Car engines are complicated machines that utilize explosive combustion processes to convert fuel into motion, so understanding their basics will give you a deeper insight into how your vehicle functions.
Car engines come in all sizes and configurations, but most modern cars use what is known as a four-stroke internal combustion engine to power their vehicles. All four-stroke engines work by producing power through explosions.
Cylinders are the spaces within an engine where combustion takes place to create power for driving the car forward. Although a car engine may seem complicated at first glance, every driver should familiarize themselves with its key terms to keep their car safe.
At the core of every engine are its cylinders – cylindrical bores within a metal engine block with pistons at their bottom that move back and forth when an explosion takes place. A series of controlled explosions force these pistons up and down during engine operation.
Spark plugs ignite fuel/air mixtures to generate combustion in the cylinders, producing hot gases which push down on the piston and compress gas and air before reigniting again for another explosion that gives energy for moving your car forward. Once compressed again, piston compresses it again before reigniting it for one last time for another explosion which makes your car move. Finally, piston pushes back up again, turning this up-and-down motion into rotating motion which powers a crankshaft that drives all manner of mechanical components that get your car going forward.
Pistons are cylindrical metal tubes that fit tightly within the cylindrical holes in engine blocks and move vertically back and forth, similar to upturned cups. Attached at either end are metal rods called connecting rods that connect directly to a crankshaft at right angles – together these elements convert this up-and-down movement into constant circular movement that drives various aspects of powertrain systems like your car’s drive wheels.
On its upswing, the piston draws air and fuel into its combustion chamber through openings in its cylinder head. Once in, spark plug ignites this mixture, producing an explosion that sends it tumbling back down again before exhaust valves open to release burnt gases out the exhaust port – and repeating this cycle hundreds of times every minute! Each cycle generates enough energy to drive your car forward!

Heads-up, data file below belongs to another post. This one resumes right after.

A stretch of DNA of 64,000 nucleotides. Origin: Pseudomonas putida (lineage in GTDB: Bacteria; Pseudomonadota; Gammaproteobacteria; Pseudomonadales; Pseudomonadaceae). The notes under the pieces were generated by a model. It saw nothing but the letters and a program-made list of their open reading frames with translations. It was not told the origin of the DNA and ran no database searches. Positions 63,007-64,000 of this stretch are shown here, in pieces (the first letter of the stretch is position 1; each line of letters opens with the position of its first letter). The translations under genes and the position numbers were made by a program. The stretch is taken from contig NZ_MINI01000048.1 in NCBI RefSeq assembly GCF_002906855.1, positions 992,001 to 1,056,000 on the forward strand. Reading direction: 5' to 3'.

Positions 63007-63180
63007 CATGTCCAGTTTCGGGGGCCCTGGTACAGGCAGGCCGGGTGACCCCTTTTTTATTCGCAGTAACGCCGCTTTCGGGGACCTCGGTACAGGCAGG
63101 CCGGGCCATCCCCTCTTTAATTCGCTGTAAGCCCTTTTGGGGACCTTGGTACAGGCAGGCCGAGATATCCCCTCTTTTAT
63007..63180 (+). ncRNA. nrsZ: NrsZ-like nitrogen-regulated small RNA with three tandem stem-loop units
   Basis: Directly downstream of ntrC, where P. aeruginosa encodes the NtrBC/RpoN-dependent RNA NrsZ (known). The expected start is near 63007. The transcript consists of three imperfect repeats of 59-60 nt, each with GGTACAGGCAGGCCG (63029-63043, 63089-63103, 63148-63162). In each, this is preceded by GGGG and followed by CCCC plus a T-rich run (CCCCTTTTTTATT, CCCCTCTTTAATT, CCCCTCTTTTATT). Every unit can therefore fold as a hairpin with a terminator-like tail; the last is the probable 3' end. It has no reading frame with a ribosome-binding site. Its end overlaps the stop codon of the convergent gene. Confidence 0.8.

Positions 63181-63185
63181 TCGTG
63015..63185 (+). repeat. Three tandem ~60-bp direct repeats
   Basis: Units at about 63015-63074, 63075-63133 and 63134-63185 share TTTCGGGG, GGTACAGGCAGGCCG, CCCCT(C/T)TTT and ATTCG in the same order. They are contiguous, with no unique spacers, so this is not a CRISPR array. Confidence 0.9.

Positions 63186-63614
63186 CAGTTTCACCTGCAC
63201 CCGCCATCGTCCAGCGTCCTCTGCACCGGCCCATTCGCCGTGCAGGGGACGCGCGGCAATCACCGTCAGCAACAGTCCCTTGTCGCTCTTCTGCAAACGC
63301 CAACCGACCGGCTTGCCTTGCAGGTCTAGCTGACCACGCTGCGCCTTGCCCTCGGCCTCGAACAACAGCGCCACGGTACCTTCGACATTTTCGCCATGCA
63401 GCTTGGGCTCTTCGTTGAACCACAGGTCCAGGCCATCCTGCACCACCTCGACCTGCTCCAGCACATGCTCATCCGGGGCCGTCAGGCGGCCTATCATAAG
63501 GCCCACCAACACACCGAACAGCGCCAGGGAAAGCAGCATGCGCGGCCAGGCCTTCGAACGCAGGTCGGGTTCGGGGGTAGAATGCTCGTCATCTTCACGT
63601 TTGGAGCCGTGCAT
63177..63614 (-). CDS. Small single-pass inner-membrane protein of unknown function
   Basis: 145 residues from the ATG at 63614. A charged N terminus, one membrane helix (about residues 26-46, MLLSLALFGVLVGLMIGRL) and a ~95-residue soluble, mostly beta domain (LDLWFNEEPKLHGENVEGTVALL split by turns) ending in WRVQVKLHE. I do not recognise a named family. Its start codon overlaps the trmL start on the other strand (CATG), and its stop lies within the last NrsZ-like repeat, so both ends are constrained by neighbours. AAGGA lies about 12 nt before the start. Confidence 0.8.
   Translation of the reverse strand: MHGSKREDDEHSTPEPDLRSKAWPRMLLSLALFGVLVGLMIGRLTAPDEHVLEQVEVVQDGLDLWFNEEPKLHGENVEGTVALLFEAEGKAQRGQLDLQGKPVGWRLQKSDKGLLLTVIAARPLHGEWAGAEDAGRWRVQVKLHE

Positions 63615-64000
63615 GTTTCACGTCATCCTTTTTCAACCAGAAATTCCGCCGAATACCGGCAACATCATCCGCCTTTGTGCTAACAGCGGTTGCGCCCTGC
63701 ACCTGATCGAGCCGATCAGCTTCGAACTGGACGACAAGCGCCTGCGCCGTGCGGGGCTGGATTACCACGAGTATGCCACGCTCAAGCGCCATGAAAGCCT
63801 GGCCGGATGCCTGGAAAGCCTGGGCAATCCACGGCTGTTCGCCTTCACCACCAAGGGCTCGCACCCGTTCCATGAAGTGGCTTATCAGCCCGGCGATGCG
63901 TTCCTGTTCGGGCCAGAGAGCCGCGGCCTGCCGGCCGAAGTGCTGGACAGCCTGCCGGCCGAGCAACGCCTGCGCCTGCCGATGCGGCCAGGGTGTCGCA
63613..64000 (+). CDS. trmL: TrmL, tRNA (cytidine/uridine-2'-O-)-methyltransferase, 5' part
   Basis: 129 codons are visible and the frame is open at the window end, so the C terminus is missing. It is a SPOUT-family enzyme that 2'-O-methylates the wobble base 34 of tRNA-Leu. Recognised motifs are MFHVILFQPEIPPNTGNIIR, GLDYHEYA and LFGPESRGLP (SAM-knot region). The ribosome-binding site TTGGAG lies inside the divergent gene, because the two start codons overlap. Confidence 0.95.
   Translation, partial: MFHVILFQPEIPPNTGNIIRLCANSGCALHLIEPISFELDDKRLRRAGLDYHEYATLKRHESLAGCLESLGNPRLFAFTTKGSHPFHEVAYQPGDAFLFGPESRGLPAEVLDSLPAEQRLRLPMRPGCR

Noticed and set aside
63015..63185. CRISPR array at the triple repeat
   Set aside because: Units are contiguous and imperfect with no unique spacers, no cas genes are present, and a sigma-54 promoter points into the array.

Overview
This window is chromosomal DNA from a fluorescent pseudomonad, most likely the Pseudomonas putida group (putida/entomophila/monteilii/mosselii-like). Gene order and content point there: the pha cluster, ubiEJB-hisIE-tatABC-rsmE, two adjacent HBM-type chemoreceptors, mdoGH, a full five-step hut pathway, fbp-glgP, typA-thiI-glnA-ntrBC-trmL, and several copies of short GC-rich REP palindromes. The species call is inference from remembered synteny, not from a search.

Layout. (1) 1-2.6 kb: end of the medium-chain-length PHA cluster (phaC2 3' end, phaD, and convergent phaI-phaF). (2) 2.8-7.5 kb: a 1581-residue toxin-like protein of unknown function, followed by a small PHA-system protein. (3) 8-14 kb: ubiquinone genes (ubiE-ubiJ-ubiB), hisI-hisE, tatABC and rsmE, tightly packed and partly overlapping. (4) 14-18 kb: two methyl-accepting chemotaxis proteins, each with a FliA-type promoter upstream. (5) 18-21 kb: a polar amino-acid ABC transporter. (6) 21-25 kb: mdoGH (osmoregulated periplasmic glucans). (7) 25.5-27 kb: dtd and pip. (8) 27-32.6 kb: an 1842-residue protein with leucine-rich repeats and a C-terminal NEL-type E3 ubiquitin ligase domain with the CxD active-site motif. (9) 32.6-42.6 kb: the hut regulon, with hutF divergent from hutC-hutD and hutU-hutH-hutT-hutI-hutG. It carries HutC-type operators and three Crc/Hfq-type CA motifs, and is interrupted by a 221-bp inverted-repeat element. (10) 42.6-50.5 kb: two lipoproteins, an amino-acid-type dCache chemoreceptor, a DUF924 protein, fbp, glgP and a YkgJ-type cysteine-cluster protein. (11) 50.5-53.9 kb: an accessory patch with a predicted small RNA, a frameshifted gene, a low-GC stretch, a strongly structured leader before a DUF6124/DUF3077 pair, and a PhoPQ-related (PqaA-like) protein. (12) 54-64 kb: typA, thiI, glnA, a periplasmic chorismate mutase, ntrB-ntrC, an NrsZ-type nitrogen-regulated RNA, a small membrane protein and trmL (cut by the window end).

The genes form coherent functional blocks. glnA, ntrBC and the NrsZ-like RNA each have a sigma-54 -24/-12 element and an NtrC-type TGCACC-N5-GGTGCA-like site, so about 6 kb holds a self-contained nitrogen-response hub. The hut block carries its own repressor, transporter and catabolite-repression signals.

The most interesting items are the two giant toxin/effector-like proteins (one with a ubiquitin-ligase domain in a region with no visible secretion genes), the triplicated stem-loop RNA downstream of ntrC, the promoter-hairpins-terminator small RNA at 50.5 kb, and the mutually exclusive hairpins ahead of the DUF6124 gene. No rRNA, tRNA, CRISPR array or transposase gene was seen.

Unto its untrained observer, the engine of your car may seem like a complex maze of metal and tubes, yet what goes on beneath its skin is actually quite straightforward. Fuel, air and spark combine in controlled explosions in each of its cylinders which push pistons up and down, turning crankshafts connected to transmissions which then transmit power directly to drive wheels on your car.
Pistons feature journals (the portions of their shaft that rest on bearings) and throws, which refer to the dimensions of a piston pin that connect to connecting rods that lead to the crankshaft.
Crankshaft journals are precision-machined for optimal performance, featuring offset locations for connecting rod journals and flywheel flange. Furthermore, it features counterweights to help balance out piston movement against rotational energy generated by crankshaft rotation; stored energy then facilitates wheel movement when you accelerate or shift gears while driving.
The cylinder head, which serves to close off the combustion chamber from above, is one of the key components in your engine. It contains intake and exhaust ports, fuel injection nozzles, spark or glow plugs and in some engine types even camshafts for combustion chamber closure.
Cylinder heads serve a crucial purpose: housing the combustion chamber – where all of the magic happens! Its shape and size determine how powerful an engine will become.
The cylinder head also houses intake and exhaust valves that open and close at specific times to regulate air and gasflow, with their mating surfaces (valve seats) machined precisely for tight seal. Manufacturers generally build cylinder heads out of cast iron or aluminum; aluminum tends to conduct heat more effectively and conduct it away more rapidly; casting is the more prevalent approach but for high performance applications machining may be preferred as casting uses polystyrene models packed with casting sand which then evaporates as hot aluminum pours onto it – an experience not unlike that found when casting!